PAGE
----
I had had enough of the show and its guests, and I had had enough of pseudoscience. I quit cold turkey. I had found the ghosts: the fraud of them, the way they haunt, how they waste time and lead to incorrect and harmful ways of thinking. I had wasted my own time, and I was dead inside. I was a college idiot, unprepared for the rigors of higher education. Even after confronting my delusions, I continued to stumble and when I failed out of the University of Rochester the first time, so began the pattern that would repeat for twenty more years: a successful return to school for a semester or two, followed by a desperate year or two of skipping and flunking classes before being kicked out again, followed by a year of remorse and rebuilding and eagerness to try again. I came to haunt various halls of higher learning from one side of the country to the other, and though I learned a lot and earned a ridiculous number of credits, it was a desperate kind of learning, a lazy kind, a kind that wanted for academic skills I should have honed in high school instead of seeking out the paranormal.
That was going to be the sad ending to this essay, how having had enough, it wasn’t enough and I didn’t do any better in school. I would move on in later essays to how I eventually put that chapter of my life behind me and only decades later did I finally manage to finish an undergraduate degree.
But I want to get my facts straight in this essay. So I looked up the Shadow People. I remember what happened, but who might have been the guest that night when I abandoned pseudoscience forever in 1992? Wikipedia lists her as Harley “SwiftDeer” Reagan, and, oh, RIGHT, I remember her! I remember how her story was just one story too many for me.
The thing is, Wikipedia lists the date of her first appearance on Coast to Coast AM as April 12, 2001. Either Wikipedia is wrong, or my memories are faulty. And in trying to tell the rest of this story, I find myself back in 2001, remembering the night I had truly had enough. This is a much stronger memory, a much better one, and one that I find documented in my own journal entries from that time.
And so the ghosts have found me again. This is how you create a ghost: you make him remember. You make him remember falsely. He’s so certain of his memory that he constructs a narrative that traps him in this one story, forever. He dies by narrative. Instead of moving on to the next world, he remains stuck between pages.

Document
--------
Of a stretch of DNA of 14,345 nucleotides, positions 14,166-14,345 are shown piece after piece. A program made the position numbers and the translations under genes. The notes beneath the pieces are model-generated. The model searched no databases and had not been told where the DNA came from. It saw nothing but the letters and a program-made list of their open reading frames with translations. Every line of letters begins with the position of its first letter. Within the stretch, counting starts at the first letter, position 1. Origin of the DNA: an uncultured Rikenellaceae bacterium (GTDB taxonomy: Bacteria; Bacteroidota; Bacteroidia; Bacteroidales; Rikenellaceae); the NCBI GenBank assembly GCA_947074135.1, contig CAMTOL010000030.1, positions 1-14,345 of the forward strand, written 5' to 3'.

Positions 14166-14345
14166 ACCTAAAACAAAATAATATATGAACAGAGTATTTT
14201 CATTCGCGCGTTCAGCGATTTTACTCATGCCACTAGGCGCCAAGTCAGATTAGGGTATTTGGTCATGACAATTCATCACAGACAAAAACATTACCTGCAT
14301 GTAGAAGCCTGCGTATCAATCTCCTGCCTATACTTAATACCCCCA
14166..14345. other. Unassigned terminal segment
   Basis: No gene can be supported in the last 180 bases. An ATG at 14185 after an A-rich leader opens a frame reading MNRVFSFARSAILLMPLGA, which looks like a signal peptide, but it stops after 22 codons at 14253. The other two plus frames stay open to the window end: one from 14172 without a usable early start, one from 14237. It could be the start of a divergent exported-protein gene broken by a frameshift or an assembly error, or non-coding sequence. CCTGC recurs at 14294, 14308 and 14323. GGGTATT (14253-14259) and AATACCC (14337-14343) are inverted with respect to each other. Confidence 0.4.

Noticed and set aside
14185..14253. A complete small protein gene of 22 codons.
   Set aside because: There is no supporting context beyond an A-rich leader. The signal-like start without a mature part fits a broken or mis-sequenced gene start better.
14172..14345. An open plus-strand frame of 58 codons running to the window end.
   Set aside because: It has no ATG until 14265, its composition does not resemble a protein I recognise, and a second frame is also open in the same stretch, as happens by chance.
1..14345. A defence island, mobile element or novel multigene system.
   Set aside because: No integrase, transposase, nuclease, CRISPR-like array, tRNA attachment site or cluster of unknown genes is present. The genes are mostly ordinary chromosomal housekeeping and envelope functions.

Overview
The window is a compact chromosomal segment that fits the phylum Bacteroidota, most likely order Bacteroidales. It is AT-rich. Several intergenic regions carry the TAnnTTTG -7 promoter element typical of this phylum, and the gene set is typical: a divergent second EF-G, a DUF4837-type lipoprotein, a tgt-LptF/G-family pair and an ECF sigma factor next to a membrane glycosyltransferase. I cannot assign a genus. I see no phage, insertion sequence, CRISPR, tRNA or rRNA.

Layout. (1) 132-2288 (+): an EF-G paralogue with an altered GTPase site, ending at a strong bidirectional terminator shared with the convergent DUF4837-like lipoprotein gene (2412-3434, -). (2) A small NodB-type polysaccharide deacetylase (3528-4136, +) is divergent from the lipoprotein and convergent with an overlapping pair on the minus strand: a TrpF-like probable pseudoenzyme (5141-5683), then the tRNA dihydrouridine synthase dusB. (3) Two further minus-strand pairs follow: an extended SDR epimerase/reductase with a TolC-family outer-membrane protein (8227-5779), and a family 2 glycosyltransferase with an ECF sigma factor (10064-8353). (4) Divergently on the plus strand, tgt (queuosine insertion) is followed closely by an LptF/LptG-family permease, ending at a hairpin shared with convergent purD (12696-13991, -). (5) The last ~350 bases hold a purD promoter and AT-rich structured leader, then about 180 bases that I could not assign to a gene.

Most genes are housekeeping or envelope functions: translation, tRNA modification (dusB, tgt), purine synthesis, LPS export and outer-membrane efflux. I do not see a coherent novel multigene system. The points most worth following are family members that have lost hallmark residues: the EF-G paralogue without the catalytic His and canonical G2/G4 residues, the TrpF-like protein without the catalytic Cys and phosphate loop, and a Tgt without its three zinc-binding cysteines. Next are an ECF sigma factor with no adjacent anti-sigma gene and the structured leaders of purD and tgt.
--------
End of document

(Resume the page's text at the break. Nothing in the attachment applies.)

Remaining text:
Memory so faulty, what evidence do I have of my own brushes with the paranormal? Nothing except anecdote. Had I really witnessed a cowboy ghost or had an adult come in the dark to check on me? Had I really seen ghosts in Grandma Etchemendy’s bedroom, or had I been a little boy with an overactive imagination, a headache, and bad dreams that woke me up screaming? Had I seen a UFO or was it really a blimp, reasonable and likely, of terrestrial and explainable origin? How spectacular could it have been if my relatives didn’t even remember seeing it? The Face on Mars? I know now how tricks of shadow and light can, like the Man in the Moon or recognizable shapes in clouds or toast or tree knots, suggest things to our brains that weren’t really there. And by now there have been several new images of this feature, an eroded mesa, taken by later orbiters with much better cameras than those on board the Viking vessels, including this image taken in 2007 by the HiRISE Camera on board the Mars Reconnaissance Orbiter:
Memory so faulty that I find in writing this essay two pasts, the one I thought was real, and the real one, the one which evidence I have at my fingertips tells me is the truth. The first one might have a kernel of truth to it, though. That would be a slightly different story to tell: At the end of the first semester, fall 1991, or the beginning of the second semester, spring 1992, of my freshman year of college, it finally dawned on me, after hundreds of hours of the show, that everything I heard on Coast to Coast AM was bullshit. I remember it vaguely: lying in my dorm room bed, frustrated at the lack of evidence, and an early morning insight: the show was about claims, not evidence.
But it couldn’t have been the Shadow People that finally got to me that night. There was another guest that night and they were making claims about something else, something I have now forgotten. And the truth is, I didn’t stop listening to Coast to Coast AM that night. No, I kept listening on and off for a decade more, leading up to another night in 2001 when I was 28 and had the most profound religious experience of my life.
Fantastic list from the Nitrate Diva and now I want nothing more than to dive into these movies. I have been wanting to watch The Heiress for years.